|Understanding of the consequences of their actions||Pupils are clear about expectations of behaviour. Encouragement of independence throughout the school. Outside experts are used to explore life issues (e.g. drugs awareness Life Education Van, fire safety officer for Yrs 2/6)||Pupils take on responsibility in all areas of school life. Outside visitors comment on the sensible pupils from Baydon.|
|Interest in investigating, and offering reasoned views about, moral and|
|Use of Espresso Newsbites throughout the school leads to meaningful discussion and ideas on world events. Exploration of these events is encouraged in upper KS2. |
PSHCE and RE lessons
|Pupils of all ages are enthusiastic about sharing and challenging opinions. They realise their opinions are valued and when sharing opinions can back these up with reasons and evidence.|
|SOCIAL||Use of a range of social skills in different|
contexts, including working and
socialising with pupils from different religious, ethnic and socio-economic backgrounds
|Pupil actions during Marlborough cluster and MAEP events. Social skills encouraged through all lessons and time in between teaching sessions.||Pupils represent our school with pride at various events throughout the year.|
|Willingness to participate in a variety of social settings, cooperating well with others and being able to resolve conflicts effectively||Pupils are supportive in and out of lessons with each other.||Pupils given the confidence to handle situations independently and when to involve adult support.|
|Interest in, and understanding of, the way communities and societies|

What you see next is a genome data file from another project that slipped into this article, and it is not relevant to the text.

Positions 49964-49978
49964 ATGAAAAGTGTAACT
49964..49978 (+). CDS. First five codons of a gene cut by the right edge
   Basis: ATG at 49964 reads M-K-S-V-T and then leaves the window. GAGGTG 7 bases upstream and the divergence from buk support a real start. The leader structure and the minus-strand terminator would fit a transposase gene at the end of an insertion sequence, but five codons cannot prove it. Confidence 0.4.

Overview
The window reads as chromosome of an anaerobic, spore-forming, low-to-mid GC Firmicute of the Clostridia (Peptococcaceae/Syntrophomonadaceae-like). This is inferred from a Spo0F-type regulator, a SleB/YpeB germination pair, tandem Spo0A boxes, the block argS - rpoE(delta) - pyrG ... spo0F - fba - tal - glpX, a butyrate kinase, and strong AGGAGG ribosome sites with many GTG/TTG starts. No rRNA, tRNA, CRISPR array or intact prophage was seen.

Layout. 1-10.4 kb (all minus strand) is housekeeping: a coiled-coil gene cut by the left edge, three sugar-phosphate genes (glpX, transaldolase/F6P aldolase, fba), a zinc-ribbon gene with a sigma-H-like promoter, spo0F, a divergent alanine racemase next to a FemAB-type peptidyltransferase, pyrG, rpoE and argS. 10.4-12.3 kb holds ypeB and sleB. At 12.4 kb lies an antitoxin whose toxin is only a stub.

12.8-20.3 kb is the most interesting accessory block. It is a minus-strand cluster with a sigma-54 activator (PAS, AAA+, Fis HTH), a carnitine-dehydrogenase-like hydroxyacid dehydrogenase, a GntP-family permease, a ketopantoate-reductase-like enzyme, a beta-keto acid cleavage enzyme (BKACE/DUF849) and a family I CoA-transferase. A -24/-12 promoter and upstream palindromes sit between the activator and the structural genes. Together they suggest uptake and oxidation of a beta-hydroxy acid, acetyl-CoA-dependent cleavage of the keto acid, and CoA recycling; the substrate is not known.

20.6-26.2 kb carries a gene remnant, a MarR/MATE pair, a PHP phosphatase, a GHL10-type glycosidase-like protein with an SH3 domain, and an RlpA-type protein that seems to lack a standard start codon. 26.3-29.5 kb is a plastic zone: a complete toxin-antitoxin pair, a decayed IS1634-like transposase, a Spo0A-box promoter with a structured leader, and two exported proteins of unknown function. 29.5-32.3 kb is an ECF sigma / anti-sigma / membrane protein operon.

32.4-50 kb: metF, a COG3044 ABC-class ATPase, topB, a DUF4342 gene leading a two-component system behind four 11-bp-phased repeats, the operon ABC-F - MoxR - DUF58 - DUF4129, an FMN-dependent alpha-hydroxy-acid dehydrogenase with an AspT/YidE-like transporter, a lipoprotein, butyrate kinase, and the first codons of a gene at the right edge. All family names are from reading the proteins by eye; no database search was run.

function at a variety of levels
|RE Lessons, Fair Trade week, global awareness through lessons||Pupils respect and understand the differences between cultures.|
|CULTURAL||Understanding and appreciation of the wide range of cultural influences that have shaped their own heritage||Understanding of the local area through village walks (Yr3/4). Understanding employment in the surrounding area (Newbury Racecourse Trip Yr5/6)||Pupils have a clearer understanding of the area in which they live|
|Willingness to participate in, and respond to, for example, artistic, musical, sporting,|
mathematical, technological, scientific and cultural opportunities
|Pupils involved in sports, art and musical activities within school. Support school out of hours in these areas (clubs, St Johns musical evening) Attendance at St Johns Maths Day||Pupils able to use experiences to affect other areas of curriculum learning within and outside school|
|Interest in exploring, understanding of, and respect for cultural diversity and the extent to which they understand, accept, respect and celebrate||Links made internationally with other schools (Zambia 2013-2014). Working in close partnership with St Johns Marlborough on a global learning programme.||Pupils accept and celebrate diversity and beginning to understand they are part of a global community|
For information on how we promote British values please see the British Values section of our website.